Synopsis by Mark Deming
A historical comedy that applies a 1990's mindset to a tale of crime in the 1740's, Plunkett and Macleane stars Robert Carlyle as Will Plunkett and Jonny Lee Miller as Capt. James Macleane. Plunkett is a druggist who has gone broke and turned to robbery to pay his bills, while Macleane was a minor member of the aristocracy who has resorted to similar means to support himself. The two meet while serving time in prison, and after comparing notes they set out together for a career in crime. They soon discover they make a good team; Plunkett understands the nuts and bolts of theft well enough, while Macleane has the charm and connections to get them into places where they might find things worth stealing. When Macleane manages to wrangle an invitation to a night of gambling at the estate of Lord Rochester (Alan Cumming), he uses the occasion to his advantage, making the acquaintance of the lovely Rebecca (Liv Tyler) at the party and donning a mask to relieve her of her winnings on the way home. The charm and panache with which the pair commit their crimes give them a widespread reputation as "The Gentlemen Highwaymen," but Rebecca's uncle, Lord Chief Justice Gibson (Michael Gambon) is not amused, and when an especially ruthless lawman, Chance (Ken Scott), is sent on their trail, Plunkett is eager to quit while he's ahead and flee the country. Macleane, however, is too busy wooing Rebecca to listen to reason. Plunkett and Macleane is the first feature film from director Jake Scott, who has a background in commercials and music videos and is now moving forward in the family business -- his father is Ridley Scott, while his uncle is Tony Scott. If you think you've seen leading men Carlyle and Miller together before, you have -- they were also co-stars in Trainspotting.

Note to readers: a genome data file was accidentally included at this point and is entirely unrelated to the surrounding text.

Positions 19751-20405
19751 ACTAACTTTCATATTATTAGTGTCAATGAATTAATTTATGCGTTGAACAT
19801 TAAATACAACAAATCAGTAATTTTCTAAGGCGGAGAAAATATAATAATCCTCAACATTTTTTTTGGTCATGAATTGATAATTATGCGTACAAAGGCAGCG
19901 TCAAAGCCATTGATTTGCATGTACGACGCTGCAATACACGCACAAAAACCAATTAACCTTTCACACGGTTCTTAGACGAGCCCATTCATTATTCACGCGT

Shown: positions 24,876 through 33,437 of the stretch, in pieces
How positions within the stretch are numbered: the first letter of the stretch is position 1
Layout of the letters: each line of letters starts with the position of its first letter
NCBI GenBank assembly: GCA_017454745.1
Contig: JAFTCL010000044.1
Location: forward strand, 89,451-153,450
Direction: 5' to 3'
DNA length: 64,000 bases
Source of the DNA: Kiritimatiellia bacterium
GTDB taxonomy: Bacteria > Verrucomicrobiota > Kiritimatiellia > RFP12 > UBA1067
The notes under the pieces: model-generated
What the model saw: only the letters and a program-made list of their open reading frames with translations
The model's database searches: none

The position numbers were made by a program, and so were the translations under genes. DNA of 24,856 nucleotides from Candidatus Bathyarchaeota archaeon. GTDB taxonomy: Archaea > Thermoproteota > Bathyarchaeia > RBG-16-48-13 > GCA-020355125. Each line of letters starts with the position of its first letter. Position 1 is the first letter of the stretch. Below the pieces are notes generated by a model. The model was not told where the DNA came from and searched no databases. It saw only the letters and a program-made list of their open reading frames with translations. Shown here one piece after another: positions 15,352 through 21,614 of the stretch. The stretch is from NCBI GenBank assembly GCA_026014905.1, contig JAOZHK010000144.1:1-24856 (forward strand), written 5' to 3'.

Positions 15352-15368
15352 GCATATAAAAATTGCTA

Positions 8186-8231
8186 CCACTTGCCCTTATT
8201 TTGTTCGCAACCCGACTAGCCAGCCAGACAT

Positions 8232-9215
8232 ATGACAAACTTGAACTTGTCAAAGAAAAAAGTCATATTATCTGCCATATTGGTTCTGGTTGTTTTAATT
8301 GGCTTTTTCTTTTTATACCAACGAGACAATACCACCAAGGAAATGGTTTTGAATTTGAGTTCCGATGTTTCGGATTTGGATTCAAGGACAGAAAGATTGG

aristocracy, gambling, lawman, partner, party, prison, robbery